Ever since I first saw Close Encounters of the Third Kind at the age of 8 I’ve wanted to visit Devils Tower. I couldn’t believe such a place could exist. This was main the purpose for our whole road trip. “We should take a road trip for my sabbatical” I said. But where would we go? “Let’s go to Devils Tower. And I’ve never seen Mount Rushmore.” That statement set in motion a series of events that led to today. One slightly used travel trailer and a new car to pull it. Four thousand miles and more than 80 hours of driving on this Great American Road Trip we finally arrived. And it was spiritual.
We made Clara watch Close Encounters a few weeks before we left on this trip and she had an experience similar to mine. “We have to go there”. As we drove across the Black Hills from South Dakota into the Black Hills of Wyoming we discussed the movie and if we were on road they had filmed with dead cows littering the landscape. Ominous road signs stating “If lights are flashing turn back to “X” town” which are meant for winter driving conditions took on new meaning. As we first saw the tower peak up on the horizon as we crested a plateau on the rolling and winding road we took from Sundance, WY we all immediately started singing “Dom dom dom dom dom!”.
We pulled to a roadside marker to read the story of the tower. The legend behind it is far more interesting and compelling than the scientific hypothesis (there are three of them) about how the structure was formed. The images it conjured in our minds made us want to rush to the tower and get close enough to touch it.
As we approached our nation’s first national monument we passed through a huge field of prairie dogs. We’d seen prairie dogs before, but never this close.
As we started our hike around the base of Devils Tower we encountered several small pieces of cloth in the trees. A sign near the ranger station had indicated that these are prayer cloths and they most not be disturbed as Devils Tower is a sacred site to many Native American peoples.
We walked around the entire tower, each side of it presenting a different perspective of this massive object. Buzzards and hawks soared on the thermals around the tower. The view of the countryside was breathtaking. And the tower…mystical…
I highly recommend going out of your way to visit here. The experience was both transcendent and transformative. I know I will be back again.
I’m not sure what my favorite part of the Terry Bison Ranch RV Park and Campground was my favorite? Was it the stench of bison dung wafting in so strong that we had to keep the r-pod trailer tight as a drum? Or was it the thundering whoosh of Ford F-150s and Semis careening down Interstate 25 at speeds well exceeding the posted 75 MPH limit? No, it was probably the yippy little dog barking in the tent site adjacent to ours starting at 5am. Or perhaps the experience of heading to the shower facilities but after seeing their condition deciding against it. Needless to say, this was not my favorite campground. But we wanted to make the most of it, so Tawny took the kids to see the giant stuffed jack-a-lope and some of the animals they have on the ranch which I had the pleasure of emptying our holding tanks.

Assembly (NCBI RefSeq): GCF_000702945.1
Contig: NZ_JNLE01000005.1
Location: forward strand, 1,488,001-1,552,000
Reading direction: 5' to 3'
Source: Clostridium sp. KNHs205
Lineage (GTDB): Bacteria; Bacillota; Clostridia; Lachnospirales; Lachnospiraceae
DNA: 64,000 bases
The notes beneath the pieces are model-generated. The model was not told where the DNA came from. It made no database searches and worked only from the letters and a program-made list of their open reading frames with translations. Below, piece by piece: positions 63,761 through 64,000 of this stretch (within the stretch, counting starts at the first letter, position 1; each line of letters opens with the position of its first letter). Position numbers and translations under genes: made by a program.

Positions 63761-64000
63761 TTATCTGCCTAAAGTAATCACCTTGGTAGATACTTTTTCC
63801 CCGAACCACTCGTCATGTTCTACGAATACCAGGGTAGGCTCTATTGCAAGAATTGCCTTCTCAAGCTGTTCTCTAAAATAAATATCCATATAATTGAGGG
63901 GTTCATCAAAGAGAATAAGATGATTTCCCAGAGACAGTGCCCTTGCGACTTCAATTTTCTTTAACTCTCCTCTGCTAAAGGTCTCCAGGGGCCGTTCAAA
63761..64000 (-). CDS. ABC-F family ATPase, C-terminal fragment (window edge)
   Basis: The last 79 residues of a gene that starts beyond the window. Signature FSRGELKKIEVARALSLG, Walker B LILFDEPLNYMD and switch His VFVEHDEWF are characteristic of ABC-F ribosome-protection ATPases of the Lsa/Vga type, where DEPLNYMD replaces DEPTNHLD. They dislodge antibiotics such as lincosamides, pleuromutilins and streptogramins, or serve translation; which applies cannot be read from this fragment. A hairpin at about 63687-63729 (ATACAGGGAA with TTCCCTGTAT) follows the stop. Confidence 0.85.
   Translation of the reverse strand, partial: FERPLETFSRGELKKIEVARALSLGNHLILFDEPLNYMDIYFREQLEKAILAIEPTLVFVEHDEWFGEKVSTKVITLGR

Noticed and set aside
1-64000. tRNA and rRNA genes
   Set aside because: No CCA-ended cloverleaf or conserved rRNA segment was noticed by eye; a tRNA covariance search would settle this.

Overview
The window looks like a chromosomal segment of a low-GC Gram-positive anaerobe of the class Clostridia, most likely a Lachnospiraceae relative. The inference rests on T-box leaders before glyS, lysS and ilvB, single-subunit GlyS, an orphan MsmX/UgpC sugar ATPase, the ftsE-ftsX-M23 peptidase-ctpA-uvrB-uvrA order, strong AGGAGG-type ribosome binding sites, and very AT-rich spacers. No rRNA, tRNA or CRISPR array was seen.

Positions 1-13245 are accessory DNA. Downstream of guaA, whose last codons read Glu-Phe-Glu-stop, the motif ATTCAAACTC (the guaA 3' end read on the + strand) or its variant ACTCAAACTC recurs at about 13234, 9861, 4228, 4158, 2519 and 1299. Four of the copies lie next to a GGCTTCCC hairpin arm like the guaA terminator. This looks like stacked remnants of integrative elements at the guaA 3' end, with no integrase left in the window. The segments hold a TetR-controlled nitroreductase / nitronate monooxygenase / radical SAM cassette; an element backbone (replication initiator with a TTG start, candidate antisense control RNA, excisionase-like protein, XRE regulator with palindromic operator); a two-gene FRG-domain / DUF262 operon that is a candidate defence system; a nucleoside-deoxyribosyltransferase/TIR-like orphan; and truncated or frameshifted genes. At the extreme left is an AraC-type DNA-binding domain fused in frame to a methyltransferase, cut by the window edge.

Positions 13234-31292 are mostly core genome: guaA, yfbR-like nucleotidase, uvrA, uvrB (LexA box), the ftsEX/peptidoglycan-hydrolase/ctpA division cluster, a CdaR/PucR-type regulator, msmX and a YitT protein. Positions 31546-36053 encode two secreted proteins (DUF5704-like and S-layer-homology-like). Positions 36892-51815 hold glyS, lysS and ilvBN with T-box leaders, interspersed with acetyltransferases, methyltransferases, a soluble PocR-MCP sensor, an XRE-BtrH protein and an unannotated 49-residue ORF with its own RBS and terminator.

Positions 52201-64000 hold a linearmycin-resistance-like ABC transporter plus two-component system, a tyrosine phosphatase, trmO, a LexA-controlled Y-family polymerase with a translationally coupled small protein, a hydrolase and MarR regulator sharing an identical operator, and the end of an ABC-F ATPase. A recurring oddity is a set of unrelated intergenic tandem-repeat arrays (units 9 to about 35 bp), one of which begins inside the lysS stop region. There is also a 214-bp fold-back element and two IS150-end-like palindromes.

Then we hit the road. We decided to drive up highway 89 from Cheyenne to Custer and back road it a bit. It was an excellent choice and a stunning drive. Lush grasslands. Rolling hills. Rock formations. Antelope. And no services. We saw a sign saying “Next Services 74 miles” and my trip calculator on our truck told us we had 89 miles left. That was cutting it a little close but we had no choice but to carry on. We made it to fuel with few fumes to spare in a little town called Torrington where we had lunch and visited a rock stop to buy geodes. Then we carried on. As we crossed into South Dakota we took a little detour to The Mammoth Site which is the largest concentration of mammoths in the world. It was a fascinating little tour (still excavating) and museum. It reminded me very much of the La Brea Tar Pits in Los Angeles.
We drove through very cute little Hot Springs, SD (someplace I’d like to explore more) and headed to our campsite in Custer, SD at Fort Welikit and unhooked the trailer to head back into Custer for dinner. We went to Black Hills Burger and Bun which hands down had the best burger I’ve ever tasted. We all thought so. This was really one incredible burger. First of all it was Bison, and the most moist and juicy burger I’ve had. It was simple, and not oversized. It was just right – a Goldie-Locks burger. I had The Hot Granny – Bacon, cream cheese, chopped fresh jalapenos, and sweet/spicy jalapeno sauce. It was indescribably delicious. OMG. I can’t even begin to emphasize how good it was. Go there. Go there now. Get in the car and go.
We walked out of the restaurant planning to go to Custer State Park and see some animals, but a storm was clearly brewing. Dark clouds. Lightning. Winds whipping up. We decided to go anyway and see what we could see since we have limited time here. We drove the southern “wildlife loop” and saw a few antelope, elk, and a few bison, with one buffalo crossing just in front of our car. “You were delicious” I thought to myself. “And you are huge. Please don’t smell your brethren on my breath and destroy my car”.